Category Archives: Art & Life

U S Air Travel circa 2015

We’re in line at the Tucson airport waiting for the gate agent to rebook us for a second time. Earlier in the day a broken fuel pump had sent us back to the gate and now, six hours later, storms around Dallas have grounded the new plane sent to rescue us. During the first hour in line I was forced to overhear one side of the cell phone conversation between a 30’s something man in a grey work out tee shirt apparently mentoring a less experienced friend. His subject – the relationship between performance reviews and annual salary increases. In between his descriptions of his own experience, he consistently repeated the phrase, “you see what I mean?” As his conversation progressed my irritation mounted at each “you see what I mean?” and I became fully occupied inhibiting my strong impulse to turn around and reassure him that I understood what he means.

Airport

This second time in line we’re behind two men, Presbyterian ministers, discussing mutual friends and the political issues of their chosen careers. Overhearing their conversation I learn they both live in Tucson and are trying to get to a two-day conference in Atlanta. In the best-case rerouting scenario they will already have missed the first day. “If God doesn’t want us to go, we’ll listen to that,” one man reassures the other, “and go home to our wives.” A woman in front of them who I had earlier overheard tell the woman next to her she was returning from a health coaching conference, chimes in, “I too am a minister and I like to say, “God has a plan and it isn’t always our plan.” At this point under the increasing weight of my stylish back pack, I’m holding on to a faint sense of gratitude that we are not air born and having to experience first hand the reported wind shears and tornado force winds taking place between here and our destination. By 9:30 pm, after retrieving our two suitcases and my husband’s golf clubs from baggage claim, we make it to the hotel to stand in their check-in line. We learn we’ll have to use our airline breakfast vouchers at the airport since the hotel’s food service won’t begin early enough for us to make our 7 am flight.

Somewhat refreshed after five hours of sleep in a real bed and a hot shower we make it back to the airport to learn that the kitchen that services all the airport restaurants is out of eggs. As I’m attempting to deal with my disappointment two slender women, perhaps refugees from the health coaching conference, distract me. One takes out a small plastic container from her purse filled with a small amount of what looks like peanut butter. She begins spreading it on a slender slice of dark bread. The other woman asks a restaurant staff person for something I can’t decipher but I laugh with the women as he presents a package of Reese’s peanut butter cups, “It’s on me if this will do,” he says with a broad smile and I wonder whether he gets the joke. Now my gratitude switches to the fact that I have brought some of my own provisions, sharing the health coach’s lack of confidence in any airport’s food offerings. As I crunch into the crisp slices of sweet red pepper, sugar snap peas, and spinach leaves I brought from Pittsburgh, I’m especially grateful that they travel better than we do.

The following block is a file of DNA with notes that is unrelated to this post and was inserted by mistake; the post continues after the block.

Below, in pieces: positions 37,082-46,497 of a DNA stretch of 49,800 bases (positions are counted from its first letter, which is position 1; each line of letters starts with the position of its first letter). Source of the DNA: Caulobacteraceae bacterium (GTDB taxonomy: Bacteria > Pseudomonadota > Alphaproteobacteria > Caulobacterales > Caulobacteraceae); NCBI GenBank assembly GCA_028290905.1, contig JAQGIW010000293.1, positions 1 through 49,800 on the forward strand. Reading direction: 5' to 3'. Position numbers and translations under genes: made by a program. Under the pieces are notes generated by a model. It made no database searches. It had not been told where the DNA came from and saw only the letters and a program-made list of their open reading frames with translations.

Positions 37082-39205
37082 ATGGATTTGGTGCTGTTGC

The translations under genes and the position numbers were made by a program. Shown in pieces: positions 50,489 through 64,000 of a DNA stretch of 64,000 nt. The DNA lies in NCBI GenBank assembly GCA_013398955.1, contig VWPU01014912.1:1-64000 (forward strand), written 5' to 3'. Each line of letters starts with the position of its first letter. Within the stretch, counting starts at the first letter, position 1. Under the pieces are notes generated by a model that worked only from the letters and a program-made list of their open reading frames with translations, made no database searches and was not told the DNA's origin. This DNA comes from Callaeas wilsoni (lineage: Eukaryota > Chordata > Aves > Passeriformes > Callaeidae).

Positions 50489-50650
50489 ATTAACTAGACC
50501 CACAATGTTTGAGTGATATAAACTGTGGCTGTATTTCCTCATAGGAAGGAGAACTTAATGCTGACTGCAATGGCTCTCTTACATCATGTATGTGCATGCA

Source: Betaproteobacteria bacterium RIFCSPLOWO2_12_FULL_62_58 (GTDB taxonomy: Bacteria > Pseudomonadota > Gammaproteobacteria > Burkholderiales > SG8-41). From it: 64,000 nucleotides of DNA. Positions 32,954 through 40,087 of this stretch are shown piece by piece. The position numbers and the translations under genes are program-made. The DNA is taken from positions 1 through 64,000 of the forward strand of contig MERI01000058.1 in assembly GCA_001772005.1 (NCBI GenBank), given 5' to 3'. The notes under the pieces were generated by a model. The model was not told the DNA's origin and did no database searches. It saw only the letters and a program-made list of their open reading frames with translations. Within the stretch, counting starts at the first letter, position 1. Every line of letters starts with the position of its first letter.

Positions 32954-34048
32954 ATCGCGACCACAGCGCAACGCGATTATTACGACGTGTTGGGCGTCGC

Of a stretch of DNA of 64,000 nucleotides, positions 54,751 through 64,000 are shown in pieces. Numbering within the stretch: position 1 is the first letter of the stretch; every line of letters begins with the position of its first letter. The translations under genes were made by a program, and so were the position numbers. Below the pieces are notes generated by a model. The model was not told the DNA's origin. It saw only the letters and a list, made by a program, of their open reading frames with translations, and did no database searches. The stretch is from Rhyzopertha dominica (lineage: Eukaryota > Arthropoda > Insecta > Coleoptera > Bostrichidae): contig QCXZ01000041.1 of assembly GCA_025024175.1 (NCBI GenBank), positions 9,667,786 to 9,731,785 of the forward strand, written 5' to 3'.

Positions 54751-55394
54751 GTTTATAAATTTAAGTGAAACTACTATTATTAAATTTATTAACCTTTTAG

What’s Involved In A Writing Life?

Writers write, or so they say. And though I write most every day, it hasn’t been the type of writing I believe that wisdom refers to. In the last two weeks I’ve written a writer’s statement for an article being published in an anthology in May, and three proposals for speeches I hope to give. Inspired by a woman who writes regularly for a business magazine I’ve filled several pages with practice headline titles for future workshops and articles. She said she spends half her writing time on the headlines because if they’re not engaging and provocative, what you write in the article doesn’t matter. No one will open or read it.

I’m still kept busy tending to the needs of the book Warrior Mother that I’ve already written: writing thank you notes to the people who helped me with last week’s Seattle workshops and book performance, sending emails to workshop participants so they’ll fill out the survey monkey evaluation forms, and organizing my notes from an online course I’m taking on book promotion. A couple of days ago I posted information on Facebook about a radio show I’ll be engaged in.

WritingLife_bookLooking over my list of recent duty filled writing inspired me to re-visit Annie Dillard’s The Writing Life. I was hoping for some inspiration, remembering what can happen when we writers respond less to external demands and more to what is trying to emerge from inside. Visiting her website, which I was surprised to learn she manages herself, http://www.anniedillard.com/ I find the following, “I’m sorry. I’ve never promoted myself or my books…Here is some information for scholars. (I’ve posted this web-page in defense; a crook bought the name and printed dirty pictures, then offered to sell it to me. I bit. In the course of that I learned the web is full of misinformation. This is a corrective.)”